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Centre City math


October 10, 2013 Letters to the Editor

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Why is the new Rite-Aid being promoted as a huge benefit for the City of Butler? Once Rite-Aid moves from its current location, the city will have another empty retail space on Main Street. How is that beneficial? Is it beneficial that the Centre City project is putting pressure on City Council to increase the taxpayers’ debt by at least $3 million to design, build and operate a parking garage?

Regarding the parking garage planned mainly to accommodate the Springhill Suites: Have any of the members of council or Mayor Maggie Stock read the feasibility studies that have been done for the hotel? Or are they relying solely on the rosy synopses they’ve been given during briefings by the Redevelopment Authority?

The most recent study commissioned by the developers assumes an occupancy rate of 68 percent in 2018. This occupancy rate is higher than the average of all hotels/motels in the county for any of the past 13 years. The occupancy rate for hotels in the Butler City area (which includes the Conley Resort on Route 8 South and the new Fairfield Inn in Slippery Rock) is slightly over 56 percent. The “assumed” occupancy rate seems overly optimistic unless Butler sees a big increase in overnight guests within the next few years.

Much is being made of the fact that newer hotels/motels have higher occupancy rates than older ones. The study states that the occupancy rate of the most recently opened hotels/motels in the county is between 70 and 80 percent. However, those hotels/motels benefit greatly from their locations. One is in Slippery Rock, a popular destination because of the college and proximity to the Grove City Outlet Mall. Four are in the Cranberry area. Why was the Cranberry area, at the intersection of two interstate highways, even included in this study? As was pointed out in a Butler Eagle article earlier this year, a major reason for the decline and eventual demise of Butler’s historic high-end hotels was that major highways bypass city.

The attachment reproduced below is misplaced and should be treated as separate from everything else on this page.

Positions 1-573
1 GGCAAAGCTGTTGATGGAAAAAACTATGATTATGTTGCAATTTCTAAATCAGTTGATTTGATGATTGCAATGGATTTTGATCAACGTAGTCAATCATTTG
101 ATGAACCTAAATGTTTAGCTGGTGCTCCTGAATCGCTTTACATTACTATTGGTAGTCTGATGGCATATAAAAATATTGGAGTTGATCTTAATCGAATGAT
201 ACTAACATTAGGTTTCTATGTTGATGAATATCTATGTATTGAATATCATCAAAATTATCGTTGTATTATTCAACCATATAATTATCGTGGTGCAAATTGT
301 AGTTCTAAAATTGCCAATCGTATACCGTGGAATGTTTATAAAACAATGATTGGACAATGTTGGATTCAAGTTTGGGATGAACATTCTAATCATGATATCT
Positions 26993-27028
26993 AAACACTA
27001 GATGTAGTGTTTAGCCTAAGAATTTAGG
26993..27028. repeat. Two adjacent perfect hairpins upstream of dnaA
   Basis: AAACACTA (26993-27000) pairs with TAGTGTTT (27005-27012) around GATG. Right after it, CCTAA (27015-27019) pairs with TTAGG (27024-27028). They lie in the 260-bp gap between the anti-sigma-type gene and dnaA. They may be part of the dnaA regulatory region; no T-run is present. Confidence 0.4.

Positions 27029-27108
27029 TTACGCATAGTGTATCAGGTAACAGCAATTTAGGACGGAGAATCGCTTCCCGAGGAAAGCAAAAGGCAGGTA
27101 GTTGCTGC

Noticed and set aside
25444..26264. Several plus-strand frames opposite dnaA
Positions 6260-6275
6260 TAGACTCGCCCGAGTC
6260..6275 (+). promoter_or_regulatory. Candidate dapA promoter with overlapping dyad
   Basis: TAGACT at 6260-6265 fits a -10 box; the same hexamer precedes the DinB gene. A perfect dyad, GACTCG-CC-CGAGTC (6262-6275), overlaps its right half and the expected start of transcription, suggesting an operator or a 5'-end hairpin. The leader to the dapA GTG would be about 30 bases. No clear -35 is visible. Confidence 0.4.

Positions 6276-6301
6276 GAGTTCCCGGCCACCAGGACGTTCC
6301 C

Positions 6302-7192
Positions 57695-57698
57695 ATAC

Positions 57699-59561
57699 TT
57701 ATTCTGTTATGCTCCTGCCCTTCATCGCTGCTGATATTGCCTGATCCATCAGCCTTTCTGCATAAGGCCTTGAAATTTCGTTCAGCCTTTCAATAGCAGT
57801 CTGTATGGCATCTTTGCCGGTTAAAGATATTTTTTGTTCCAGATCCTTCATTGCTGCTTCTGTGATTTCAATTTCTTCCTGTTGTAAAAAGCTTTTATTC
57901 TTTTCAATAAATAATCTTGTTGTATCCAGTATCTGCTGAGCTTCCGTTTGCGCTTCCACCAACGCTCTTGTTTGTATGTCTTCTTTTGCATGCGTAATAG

Another area of concern is that, although the most recent study takes into account the Holiday Inn Express currently under construction in Butler Township, it ignores the Hampton Inn which will also be built in Butler Township. Both of these hotels will be operational before the Springhill Suites. The study projects that the Butler market can support an additional 51,000 occupied room nights by 2016. If that number is divided equally between the three new hotels, the Springhill Suites will be well short of the 68 percent occupancy rate projected by the developer.

Most troubling to me is that the city is moving forward with plans to build the parking garage without having an agreement in place with the hotel regarding the number of, and reimbursement for, parking spaces that are to be provided for hotel guests.

I am not opposed to the Center City project or the hotel. But I am cynical about the benefits and consequences of adding more debt onto the backs of city residents, property owners and businesses.

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